It depends strongly on the specific application. The actual GL calls themselves, once data is on the GPU, execute at the same speed as in native applications, because it's the same hardware/drivers/API. But, the roundtrips between JS code (and JS datatypes) and the GPU could kill performance even more than CPU<->GPU roundtrips normally do. So depends on how good the application is at avoiding those.
70% faster doing what? On what hardware? The images on the link you posted look like it's doing a few 2d blits. So if you have any half decent graphics hardware, your GPU will be sitting idle and the CPU will be waiting for vsyncs.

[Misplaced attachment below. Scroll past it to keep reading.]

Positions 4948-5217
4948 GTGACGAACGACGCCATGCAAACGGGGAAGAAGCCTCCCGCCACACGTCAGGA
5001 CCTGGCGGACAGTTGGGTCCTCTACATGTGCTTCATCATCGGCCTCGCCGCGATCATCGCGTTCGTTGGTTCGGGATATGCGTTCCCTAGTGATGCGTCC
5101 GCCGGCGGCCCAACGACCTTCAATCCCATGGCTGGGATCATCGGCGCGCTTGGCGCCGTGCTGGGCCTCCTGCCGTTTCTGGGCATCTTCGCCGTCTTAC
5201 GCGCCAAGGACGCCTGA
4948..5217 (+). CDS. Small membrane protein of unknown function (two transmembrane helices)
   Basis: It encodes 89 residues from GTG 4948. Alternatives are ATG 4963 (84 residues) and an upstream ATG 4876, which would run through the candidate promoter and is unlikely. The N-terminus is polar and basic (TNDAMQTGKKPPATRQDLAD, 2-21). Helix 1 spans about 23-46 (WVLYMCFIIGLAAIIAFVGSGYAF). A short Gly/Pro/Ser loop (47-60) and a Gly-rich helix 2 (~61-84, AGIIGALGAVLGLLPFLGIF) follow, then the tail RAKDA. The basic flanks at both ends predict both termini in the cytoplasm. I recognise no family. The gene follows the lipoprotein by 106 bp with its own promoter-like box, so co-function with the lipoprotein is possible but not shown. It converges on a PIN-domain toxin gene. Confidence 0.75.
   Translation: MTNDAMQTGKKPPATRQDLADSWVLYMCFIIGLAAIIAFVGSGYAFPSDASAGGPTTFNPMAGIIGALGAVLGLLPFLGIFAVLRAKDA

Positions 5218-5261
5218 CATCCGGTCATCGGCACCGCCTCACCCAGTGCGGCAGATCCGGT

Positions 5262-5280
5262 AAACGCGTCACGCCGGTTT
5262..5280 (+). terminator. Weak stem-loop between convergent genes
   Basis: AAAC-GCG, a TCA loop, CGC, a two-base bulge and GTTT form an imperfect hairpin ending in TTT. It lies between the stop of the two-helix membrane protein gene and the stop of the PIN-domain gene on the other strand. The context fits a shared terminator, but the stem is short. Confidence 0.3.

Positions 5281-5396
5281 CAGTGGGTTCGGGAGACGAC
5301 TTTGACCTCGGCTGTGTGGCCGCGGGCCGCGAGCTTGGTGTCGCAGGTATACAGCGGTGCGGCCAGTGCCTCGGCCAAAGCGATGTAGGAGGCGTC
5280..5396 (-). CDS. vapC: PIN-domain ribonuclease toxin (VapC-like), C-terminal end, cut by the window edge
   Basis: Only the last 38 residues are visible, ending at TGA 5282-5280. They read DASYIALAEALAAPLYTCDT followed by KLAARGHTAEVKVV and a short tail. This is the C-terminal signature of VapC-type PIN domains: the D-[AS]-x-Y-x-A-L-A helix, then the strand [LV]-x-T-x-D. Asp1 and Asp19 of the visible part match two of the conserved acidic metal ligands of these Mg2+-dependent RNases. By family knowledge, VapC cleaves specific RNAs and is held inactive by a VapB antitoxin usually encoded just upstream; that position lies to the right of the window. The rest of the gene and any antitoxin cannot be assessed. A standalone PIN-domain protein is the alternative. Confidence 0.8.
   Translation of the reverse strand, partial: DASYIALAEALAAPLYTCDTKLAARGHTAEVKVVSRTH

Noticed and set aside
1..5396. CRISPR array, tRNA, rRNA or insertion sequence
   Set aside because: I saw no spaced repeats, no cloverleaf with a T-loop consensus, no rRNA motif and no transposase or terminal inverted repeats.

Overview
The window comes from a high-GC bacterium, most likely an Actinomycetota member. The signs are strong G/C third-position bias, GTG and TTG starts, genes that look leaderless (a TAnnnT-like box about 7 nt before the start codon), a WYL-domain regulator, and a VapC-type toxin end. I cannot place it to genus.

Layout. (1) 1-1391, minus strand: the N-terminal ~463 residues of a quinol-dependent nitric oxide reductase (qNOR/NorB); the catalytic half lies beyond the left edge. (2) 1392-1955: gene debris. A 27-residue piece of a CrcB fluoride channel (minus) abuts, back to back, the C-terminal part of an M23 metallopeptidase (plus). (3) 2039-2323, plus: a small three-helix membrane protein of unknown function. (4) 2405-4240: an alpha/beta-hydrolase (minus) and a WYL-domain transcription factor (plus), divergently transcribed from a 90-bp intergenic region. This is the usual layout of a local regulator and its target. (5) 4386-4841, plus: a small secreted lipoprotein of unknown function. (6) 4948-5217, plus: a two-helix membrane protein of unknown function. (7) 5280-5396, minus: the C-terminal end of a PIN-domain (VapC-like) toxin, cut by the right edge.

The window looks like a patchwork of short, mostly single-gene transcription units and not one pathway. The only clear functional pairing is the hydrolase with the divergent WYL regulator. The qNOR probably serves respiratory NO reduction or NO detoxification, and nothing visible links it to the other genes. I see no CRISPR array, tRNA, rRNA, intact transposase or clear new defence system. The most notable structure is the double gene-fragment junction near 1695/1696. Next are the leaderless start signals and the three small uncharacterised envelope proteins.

So while you may get better perf in a micro benchmark like this, with decent graphics hardware you should be able to add 2000x the content (vertices, fragments, textures, etc) to the WebGL app with only a little increase in GPU (and CPU) load.
Comparing anything to WebGL is silly as WebGL may run on different hardware and software, ranging from a mid-spec smartphone to a hot gaming PC that has liquid cooling and it's own nuclear power plant for power supply.